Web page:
AgEBB-MU CAFNR Extension

Linda Geist
Senior Information Specialist
University of Missouri Cooperative Media Group
573-406-4933
GeistLi@missouri.edu

January 24, 2018


MU Extension offers program to learn about state, federal resources


SPRINGFIELD, Mo. - University of Missouri Extension invites beginning farmers and ranchers to attend a free workshop about resources offered by state and federal agencies.

"Understanding the Alphabet Soup of USDA Programs" will be held 9 a.m. to 4 p.m. Wednesday, Feb. 7, at the Greene County MU Extension Center, 2400 S. Scenic Ave., Springfield.

Speakers will review resources offered to farmers and ranchers at the Farm Service Agency and explain funding options available through the Natural Resources Conservation Service, said Reagan Bluel, MU Extension dairy specialist.

During the afternoon session, speakers will explain the planning and operational orders process needed to apply for state and federal resources available to veterans. Missouri AgrAbility Project state director Karen Funkenbusch and representatives from other agencies will give case studies.

"This is a great opportunity to meet your local USDA FSA and MU Extension representatives and learn how to get started in farming and ranching," said Bluel. "It is also a good time to network with others interested in farming and ranching."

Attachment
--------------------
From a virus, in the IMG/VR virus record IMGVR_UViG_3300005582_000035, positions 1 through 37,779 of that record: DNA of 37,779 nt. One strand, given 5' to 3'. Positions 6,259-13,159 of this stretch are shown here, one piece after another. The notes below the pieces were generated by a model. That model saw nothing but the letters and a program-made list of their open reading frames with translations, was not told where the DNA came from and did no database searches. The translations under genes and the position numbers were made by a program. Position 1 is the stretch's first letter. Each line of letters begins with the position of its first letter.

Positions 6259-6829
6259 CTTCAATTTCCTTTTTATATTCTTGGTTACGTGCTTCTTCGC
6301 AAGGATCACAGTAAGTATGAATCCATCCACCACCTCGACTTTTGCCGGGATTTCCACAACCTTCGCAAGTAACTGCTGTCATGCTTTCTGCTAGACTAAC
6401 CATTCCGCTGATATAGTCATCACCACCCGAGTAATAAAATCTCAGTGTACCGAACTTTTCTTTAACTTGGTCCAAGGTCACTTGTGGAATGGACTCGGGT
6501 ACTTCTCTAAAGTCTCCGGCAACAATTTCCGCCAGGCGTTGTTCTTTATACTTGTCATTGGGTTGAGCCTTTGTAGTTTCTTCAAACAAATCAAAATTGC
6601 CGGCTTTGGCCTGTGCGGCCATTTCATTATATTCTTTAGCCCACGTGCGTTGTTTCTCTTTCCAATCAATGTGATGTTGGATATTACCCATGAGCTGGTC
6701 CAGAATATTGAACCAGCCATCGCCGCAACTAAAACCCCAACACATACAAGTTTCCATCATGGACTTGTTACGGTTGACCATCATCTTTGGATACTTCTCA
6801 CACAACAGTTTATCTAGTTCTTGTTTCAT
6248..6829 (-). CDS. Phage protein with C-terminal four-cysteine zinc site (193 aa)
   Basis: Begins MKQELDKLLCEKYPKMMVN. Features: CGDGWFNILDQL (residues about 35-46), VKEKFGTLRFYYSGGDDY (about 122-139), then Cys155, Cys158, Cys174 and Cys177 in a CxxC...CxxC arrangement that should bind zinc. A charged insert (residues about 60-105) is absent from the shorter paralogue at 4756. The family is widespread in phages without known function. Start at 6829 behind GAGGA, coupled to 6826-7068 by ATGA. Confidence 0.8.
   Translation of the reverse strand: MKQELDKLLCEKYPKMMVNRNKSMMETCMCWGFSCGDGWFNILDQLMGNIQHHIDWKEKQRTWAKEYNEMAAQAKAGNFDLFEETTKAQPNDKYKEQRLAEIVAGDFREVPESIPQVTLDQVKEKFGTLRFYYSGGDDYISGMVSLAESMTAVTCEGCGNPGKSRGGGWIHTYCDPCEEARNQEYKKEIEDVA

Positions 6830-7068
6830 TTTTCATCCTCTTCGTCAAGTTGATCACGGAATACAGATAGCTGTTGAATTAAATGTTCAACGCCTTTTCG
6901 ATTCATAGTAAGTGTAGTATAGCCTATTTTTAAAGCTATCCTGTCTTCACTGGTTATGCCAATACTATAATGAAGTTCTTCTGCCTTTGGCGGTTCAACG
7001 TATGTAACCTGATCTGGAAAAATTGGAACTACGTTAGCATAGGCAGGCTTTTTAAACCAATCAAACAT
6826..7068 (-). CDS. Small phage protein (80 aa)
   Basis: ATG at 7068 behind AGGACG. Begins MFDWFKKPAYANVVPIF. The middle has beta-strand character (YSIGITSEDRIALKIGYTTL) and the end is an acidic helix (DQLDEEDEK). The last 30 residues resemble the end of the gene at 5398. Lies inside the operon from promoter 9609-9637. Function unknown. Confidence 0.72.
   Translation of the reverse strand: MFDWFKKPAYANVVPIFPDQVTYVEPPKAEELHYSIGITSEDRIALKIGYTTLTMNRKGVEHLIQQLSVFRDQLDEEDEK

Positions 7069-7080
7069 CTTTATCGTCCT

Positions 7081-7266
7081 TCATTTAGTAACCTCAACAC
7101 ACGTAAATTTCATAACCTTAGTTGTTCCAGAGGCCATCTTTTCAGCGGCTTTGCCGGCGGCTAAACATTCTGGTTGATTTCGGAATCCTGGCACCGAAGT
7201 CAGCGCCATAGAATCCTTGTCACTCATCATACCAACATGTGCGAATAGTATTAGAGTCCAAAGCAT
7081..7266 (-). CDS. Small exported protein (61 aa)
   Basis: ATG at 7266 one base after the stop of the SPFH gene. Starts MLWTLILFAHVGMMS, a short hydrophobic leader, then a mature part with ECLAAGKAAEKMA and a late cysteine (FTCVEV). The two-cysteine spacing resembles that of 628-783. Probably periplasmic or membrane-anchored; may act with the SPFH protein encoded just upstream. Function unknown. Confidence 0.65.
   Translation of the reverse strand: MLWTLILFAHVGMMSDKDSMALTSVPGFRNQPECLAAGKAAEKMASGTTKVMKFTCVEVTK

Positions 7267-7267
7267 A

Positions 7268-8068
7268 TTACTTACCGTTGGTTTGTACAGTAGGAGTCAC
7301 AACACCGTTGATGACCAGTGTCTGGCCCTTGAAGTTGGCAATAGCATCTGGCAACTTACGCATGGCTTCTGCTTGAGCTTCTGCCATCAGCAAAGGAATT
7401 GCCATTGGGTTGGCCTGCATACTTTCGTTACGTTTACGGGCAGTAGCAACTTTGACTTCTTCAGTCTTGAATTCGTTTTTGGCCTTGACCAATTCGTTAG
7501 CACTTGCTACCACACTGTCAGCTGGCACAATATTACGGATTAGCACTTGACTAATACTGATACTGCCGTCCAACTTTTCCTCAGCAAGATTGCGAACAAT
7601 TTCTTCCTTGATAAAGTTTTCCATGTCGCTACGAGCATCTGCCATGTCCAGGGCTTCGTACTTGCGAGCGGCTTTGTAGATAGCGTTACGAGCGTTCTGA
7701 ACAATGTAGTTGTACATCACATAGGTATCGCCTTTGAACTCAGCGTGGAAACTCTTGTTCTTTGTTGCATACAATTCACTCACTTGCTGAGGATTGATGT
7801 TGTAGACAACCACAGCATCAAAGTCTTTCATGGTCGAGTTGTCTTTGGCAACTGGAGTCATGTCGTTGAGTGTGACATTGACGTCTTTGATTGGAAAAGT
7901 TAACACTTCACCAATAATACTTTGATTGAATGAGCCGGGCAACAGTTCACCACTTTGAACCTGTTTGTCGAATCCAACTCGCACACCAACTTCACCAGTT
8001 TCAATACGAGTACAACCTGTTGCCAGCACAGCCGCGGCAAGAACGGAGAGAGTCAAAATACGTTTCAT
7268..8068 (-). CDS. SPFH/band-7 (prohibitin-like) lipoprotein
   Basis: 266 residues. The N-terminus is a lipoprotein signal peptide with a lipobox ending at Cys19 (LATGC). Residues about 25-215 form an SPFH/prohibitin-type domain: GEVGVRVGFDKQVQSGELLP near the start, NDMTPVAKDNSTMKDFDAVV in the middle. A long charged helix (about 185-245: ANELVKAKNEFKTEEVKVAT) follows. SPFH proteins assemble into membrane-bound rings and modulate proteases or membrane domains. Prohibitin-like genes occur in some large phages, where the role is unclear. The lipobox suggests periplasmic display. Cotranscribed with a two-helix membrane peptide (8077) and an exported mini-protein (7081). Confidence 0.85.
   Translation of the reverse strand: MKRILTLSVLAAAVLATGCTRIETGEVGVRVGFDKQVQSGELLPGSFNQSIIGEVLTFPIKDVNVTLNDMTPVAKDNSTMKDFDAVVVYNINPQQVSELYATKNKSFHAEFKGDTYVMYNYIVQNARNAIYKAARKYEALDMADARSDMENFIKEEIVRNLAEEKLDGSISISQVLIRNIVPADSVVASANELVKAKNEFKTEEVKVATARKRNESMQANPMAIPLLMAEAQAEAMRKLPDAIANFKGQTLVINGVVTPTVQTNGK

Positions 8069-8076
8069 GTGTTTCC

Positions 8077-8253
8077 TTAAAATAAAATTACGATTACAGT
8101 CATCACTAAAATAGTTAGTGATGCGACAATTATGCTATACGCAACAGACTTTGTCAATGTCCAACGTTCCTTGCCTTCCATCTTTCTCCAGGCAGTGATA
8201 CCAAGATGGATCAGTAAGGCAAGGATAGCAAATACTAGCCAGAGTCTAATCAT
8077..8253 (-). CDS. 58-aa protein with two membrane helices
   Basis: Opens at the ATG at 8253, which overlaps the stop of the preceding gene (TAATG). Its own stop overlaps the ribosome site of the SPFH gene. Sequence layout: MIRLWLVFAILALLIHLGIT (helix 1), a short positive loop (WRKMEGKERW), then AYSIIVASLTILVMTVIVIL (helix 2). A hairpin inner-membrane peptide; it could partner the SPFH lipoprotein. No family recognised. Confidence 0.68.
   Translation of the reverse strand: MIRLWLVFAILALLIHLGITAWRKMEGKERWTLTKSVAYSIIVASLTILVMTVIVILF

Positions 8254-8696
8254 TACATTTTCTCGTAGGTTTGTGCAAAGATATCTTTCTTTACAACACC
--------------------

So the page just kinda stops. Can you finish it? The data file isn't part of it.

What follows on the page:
A free lunch is served. Register by contacting Bluel at 417-847-3161 or bluelrj@missouri.edu. You may also contact MU Extension in Greene County at 417-881-8909.

MU Extension, through a grant from the USDA Office of Advocacy and Outreach to help veterans and socially disadvantaged persons who want to farm, offers the program to increase agribusinesses and enterprise development.

The USDA 2501 grant helps beginning farmers and others evaluate and plan their farm enterprise. Participants attend a set of practical seminars and field days to learn from MU Extension specialists, farmers and agribusiness operators. The grant comes at a critical time, Funkenbusch says. More than 300,000 veterans are expected to return to their rural Missouri roots in the next decade. "Many of them will seek work in agriculture," she says. Latinos also represent one of the fastest-growing populations of new farm operators.

USDA helps fund this program as part of an $8.4 million set of grants to 24 states through the Outreach and Assistance for Socially Disadvantaged and Veteran Farmers and Ranchers Program, also known as the 2501 Program.


Source: Reagan Bluel, 417-847-3161

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